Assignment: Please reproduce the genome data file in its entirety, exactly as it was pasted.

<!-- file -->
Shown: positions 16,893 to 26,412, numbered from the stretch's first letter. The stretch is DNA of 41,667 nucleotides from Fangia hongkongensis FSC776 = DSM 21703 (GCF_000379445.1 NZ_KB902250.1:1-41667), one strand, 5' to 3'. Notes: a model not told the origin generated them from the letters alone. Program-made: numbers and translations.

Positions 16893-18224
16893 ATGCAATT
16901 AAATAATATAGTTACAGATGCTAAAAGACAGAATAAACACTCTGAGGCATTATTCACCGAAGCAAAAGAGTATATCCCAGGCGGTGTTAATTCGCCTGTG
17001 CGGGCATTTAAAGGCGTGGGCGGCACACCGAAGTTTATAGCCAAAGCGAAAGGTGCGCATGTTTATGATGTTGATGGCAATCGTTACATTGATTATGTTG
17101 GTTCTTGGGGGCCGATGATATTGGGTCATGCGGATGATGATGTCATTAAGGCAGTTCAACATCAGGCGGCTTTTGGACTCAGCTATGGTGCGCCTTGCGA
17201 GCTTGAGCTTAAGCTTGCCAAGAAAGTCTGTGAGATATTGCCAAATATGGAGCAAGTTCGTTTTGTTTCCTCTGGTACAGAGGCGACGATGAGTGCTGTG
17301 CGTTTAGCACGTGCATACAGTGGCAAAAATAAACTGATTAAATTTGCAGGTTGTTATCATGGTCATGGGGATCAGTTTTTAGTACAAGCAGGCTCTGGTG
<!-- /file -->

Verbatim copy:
Shown: positions 16,893 to 26,412, numbered from the stretch's first letter. The stretch is DNA of 41,667 nucleotides from Fangia hongkongensis FSC776 = DSM 21703 (GCF_000379445.1 NZ_KB902250.1:1-41667), one strand, 5' to 3'. Notes: a model not told the origin generated them from the letters alone. Program-made: numbers and translations.

Positions 16893-18224
16893 ATGCAATT
16901 AAATAATATAGTTACAGATGCTAAAAGACAGAATAAACACTCTGAGGCATTATTCACCGAAGCAAAAGAGTATATCCCAGGCGGTGTTAATTCGCCTGTG
17001 CGGGCATTTAAAGGCGTGGGCGGCACACCGAAGTTTATAGCCAAAGCGAAAGGTGCGCATGTTTATGATGTTGATGGCAATCGTTACATTGATTATGTTG
17101 GTTCTTGGGGGCCGATGATATTGGGTCATGCGGATGATGATGTCATTAAGGCAGTTCAACATCAGGCGGCTTTTGGACTCAGCTATGGTGCGCCTTGCGA
17201 GCTTGAGCTTAAGCTTGCCAAGAAAGTCTGTGAGATATTGCCAAATATGGAGCAAGTTCGTTTTGTTTCCTCTGGTACAGAGGCGACGATGAGTGCTGTG
17301 CGTTTAGCACGTGCATACAGTGGCAAAAATAAACTGATTAAATTTGCAGGTTGTTATCATGGTCATGGGGATCAGTTTTTAGTACAAGCAGGCTCTGGTG